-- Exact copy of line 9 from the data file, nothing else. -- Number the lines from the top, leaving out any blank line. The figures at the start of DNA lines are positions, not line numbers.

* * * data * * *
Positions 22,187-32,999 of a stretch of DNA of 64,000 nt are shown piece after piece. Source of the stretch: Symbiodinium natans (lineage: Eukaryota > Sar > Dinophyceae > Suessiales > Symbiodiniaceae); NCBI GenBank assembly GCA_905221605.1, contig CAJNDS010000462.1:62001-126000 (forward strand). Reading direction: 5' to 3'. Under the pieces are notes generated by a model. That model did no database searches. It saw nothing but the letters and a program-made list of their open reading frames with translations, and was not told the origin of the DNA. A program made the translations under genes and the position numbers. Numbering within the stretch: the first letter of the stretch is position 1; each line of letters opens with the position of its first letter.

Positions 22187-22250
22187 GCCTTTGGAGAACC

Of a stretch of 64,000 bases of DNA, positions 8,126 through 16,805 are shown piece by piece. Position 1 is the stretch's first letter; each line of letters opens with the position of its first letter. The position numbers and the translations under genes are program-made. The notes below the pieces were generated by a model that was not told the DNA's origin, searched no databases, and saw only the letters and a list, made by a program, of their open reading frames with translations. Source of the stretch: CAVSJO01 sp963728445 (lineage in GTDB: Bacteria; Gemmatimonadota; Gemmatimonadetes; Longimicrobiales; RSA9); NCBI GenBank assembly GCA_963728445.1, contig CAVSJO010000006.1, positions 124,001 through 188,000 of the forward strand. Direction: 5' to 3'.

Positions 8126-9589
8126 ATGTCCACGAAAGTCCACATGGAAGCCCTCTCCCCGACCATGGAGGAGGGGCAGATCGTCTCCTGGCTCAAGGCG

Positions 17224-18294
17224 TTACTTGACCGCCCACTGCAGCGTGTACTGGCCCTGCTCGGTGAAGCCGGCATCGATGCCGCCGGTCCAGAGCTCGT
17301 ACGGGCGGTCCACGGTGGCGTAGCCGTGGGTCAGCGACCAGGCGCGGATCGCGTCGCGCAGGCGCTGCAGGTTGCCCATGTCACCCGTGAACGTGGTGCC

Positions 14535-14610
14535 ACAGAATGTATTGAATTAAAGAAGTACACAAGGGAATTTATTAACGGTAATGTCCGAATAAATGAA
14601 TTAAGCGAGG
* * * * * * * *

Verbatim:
17301 ACGGGCGGTCCACGGTGGCGTAGCCGTGGGTCAGCGACCAGGCGCGGATCGCGTCGCGCAGGCGCTGCAGGTTGCCCATGTCACCCGTGAACGTGGTGCC